“Here come the auditors” is a rally cry that is often heard in organisations. Being in Internal Audit for twenty-five years I have found that there has always been a distinct sense of rivalry and antagonism between the finance department and Internal Audit. Very much like the Blues and the Reds where we - the internal auditors - are seen to be on different teams, fighting each other. With the winner being the one who can either hold out or the one who can attack and get the results.
This Expert Insight is written by Kingsley Bye, Chief Audit Executive at Durban-based consultancy KBAudit
There have been clients who present the wrong accounts and hide or block information to prolong the audit and hinder progress. Some may be hiding transgressions or errors but the majority have simply made this a way of operating. To make life difficult for the auditors is a type of lose-lose game condition.
This does not apply as much with the operational side of the business as I have found that operational people are more co-operative and see Internal Audit as helping improve productivity and as a sounding board. We are seen as specialists who can help with system improvements and look at more efficient ways of doing things. That is often not the case with finance.
"The fact that accountants and auditors are so closely related, and have had the same training, could in itself be the cause of conflict."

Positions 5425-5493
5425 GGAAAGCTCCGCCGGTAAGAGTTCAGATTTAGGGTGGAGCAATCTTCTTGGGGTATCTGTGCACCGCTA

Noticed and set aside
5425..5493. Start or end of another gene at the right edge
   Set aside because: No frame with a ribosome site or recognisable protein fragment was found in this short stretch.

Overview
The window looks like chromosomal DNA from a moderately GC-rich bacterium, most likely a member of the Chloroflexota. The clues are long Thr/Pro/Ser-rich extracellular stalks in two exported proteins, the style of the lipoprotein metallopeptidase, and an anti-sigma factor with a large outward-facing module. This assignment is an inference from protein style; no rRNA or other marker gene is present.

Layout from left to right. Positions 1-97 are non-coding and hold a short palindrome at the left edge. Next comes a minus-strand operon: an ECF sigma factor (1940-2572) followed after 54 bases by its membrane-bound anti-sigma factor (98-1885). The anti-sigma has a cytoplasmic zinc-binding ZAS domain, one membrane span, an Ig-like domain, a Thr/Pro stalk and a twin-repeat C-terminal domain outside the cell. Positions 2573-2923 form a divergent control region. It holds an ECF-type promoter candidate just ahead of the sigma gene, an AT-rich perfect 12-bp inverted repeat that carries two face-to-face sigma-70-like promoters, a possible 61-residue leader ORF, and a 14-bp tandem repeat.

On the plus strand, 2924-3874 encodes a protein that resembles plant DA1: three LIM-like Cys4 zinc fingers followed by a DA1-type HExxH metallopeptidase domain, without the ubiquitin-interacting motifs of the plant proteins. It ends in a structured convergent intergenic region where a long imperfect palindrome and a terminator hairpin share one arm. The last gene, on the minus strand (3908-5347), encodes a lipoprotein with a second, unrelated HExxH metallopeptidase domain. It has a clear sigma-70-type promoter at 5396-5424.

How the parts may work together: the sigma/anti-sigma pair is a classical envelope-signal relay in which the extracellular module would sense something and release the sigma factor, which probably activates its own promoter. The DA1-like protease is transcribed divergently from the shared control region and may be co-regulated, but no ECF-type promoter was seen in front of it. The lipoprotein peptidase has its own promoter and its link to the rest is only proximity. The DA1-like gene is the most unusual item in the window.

Now it is a law that two things cannot occupy the same space. The closer they get the bigger the explosion. This can range in extremes from a couple fighting to the atomic bomb. The fact that accountants and auditors are so closely related, and have had the same training, could in itself be the cause of conflict. Many accountants were auditors so they know where to put the ‘stops’ in. It is a well-known phenomenon that wars fought between brothers (for example the American Civil War, tribal wars or the European wars) are often the bloodiest of all wars. The corollary to this is the amazing synergy that results when brothers decide to work together towards a common goal.
Auditors are not trying to occupy the same space as the accountants in the finance team. We have become a specialist skill and are growing to be seen as distinct from Accountants. We will however always remain brothers and are all cogs of the same machine.
"Some organisations also wrongly include the audit results as part of management KPIs."
Internal Audit is striving to be seen as a business enabler with the role of ‘trusted advisor’ to executive management. This is seen as a threat when work has not been properly performed or where a ‘red’ report is likened to the red flag to a bull. It is true that in the past Internal Audit has been seen as the ‘stick’ to keep people on their toes. Some organisations also wrongly include the audit results as part of management KPIs (key performance indicators). Both the ‘red’ report and the ‘stick’ are the wrong way of doing things.
This is a time for change and for challenging set paradigms. This is the time for control self-assessments, where management assess their own control environment; and for combined assurance, where all tiers of business work together to protect the organisation. We are all on the same team and have the same purpose to make our organisation grow and prosper.
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